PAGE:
Thursday, August 2, 2012

week 11

deep in tomato-land
Sweet Corn                Green Beans                        Cucumbers
Cantaloupe                Summer Squash            Tomatoes        
Potatoes               Swiss Chard         Onions & Garlic             
Basil                Cilantro          Sorrel              Thyme

“…the failure of one thing repaired by the success of another; and instead of one harvest, a continued one throughout the year.”   ~ Thomas Jefferson on the garden

We’re giving a shout out this week to the pollinators in our garden.  It’s great to see them out there early in the morning, hard at work.  We had never associated bees with sweet corn until this year.  The summer squashes are planted amidst the corn, three-sisters-style, so we see the dance more clearly now.  Large and small bees, bumbling, zooming, buzzing high and low notes, drop down into the deep squash blossoms, then float up and crawl along the dangling corn tassels, strewing streams of corn pollen as they fumble along, their legs coated with bright golden-yellow pollen.  What a pleasure it is to see them, and to know that they are fed too (and not poisoned) by the work they do here.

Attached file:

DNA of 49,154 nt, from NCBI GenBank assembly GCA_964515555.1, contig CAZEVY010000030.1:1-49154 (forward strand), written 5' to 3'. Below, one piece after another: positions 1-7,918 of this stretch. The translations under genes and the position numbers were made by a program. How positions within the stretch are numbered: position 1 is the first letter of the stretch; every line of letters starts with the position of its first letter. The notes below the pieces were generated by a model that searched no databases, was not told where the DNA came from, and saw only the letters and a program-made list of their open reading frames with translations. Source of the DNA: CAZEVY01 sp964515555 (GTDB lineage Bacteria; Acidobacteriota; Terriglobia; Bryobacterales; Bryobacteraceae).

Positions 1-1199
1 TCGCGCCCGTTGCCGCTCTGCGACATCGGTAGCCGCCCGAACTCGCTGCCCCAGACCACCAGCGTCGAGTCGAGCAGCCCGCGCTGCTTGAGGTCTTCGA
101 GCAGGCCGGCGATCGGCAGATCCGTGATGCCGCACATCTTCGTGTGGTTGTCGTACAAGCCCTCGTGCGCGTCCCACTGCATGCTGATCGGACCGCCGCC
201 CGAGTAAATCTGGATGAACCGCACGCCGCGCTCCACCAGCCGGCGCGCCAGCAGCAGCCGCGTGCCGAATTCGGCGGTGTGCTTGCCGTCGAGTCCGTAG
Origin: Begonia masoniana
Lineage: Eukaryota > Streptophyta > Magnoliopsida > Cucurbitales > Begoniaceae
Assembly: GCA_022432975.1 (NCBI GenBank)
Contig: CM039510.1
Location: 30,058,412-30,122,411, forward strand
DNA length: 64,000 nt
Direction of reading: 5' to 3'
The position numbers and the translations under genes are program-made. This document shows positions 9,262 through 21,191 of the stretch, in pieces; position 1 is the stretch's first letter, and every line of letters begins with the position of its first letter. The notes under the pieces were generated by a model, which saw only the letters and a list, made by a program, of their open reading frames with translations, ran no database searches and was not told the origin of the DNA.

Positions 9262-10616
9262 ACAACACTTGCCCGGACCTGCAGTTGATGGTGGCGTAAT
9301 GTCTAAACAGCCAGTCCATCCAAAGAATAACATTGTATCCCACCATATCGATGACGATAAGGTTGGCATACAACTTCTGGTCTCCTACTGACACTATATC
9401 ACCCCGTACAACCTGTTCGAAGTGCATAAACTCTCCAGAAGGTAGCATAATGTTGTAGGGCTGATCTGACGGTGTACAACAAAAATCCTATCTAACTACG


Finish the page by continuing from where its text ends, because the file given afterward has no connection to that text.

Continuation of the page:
The corn is a long story this year.  Last winter we bought our favorite organic corn seed from our favorite seed house.  It was warm and dry and we planted it not too early, but early enough to feel good about the stand.  Then there was no stand!  We went looking, and found rotted kernels, and about 6 sprouted corn plants out of 6 rows.  At that point, we were right on time to plant, so we pulled out some seed left over from last year, still viable.  It sprouted lovely little green shoots which were immediately eaten by crows and turkeys.  Now we were really frustrated, out of corn seed, and getting late for planting.  We resorted to buying a-lot of corn seed from the local co-op – the bright pink fungicide-treated stuff (we rinsed it until the water ran almost clear before planting) and proceeded to plant and plant until we had a stand tall enough to not be plucked by marauders.  Some raccoons got into this first patch one night before the kernels were even budding, so we’ve had the electric fence on it ever since.  After it tasseled and silked, a storm knocked the plants down into the squash, making a big tangle, but the tops reached back up to the sun, and finally, we have some corn.  If we’re lucky and the fence holds, the wind stays mellow, and the hot days don’t roast the ears in the husk, we’ll get two or three weeks of picking from our patches.  That’s life in a garden!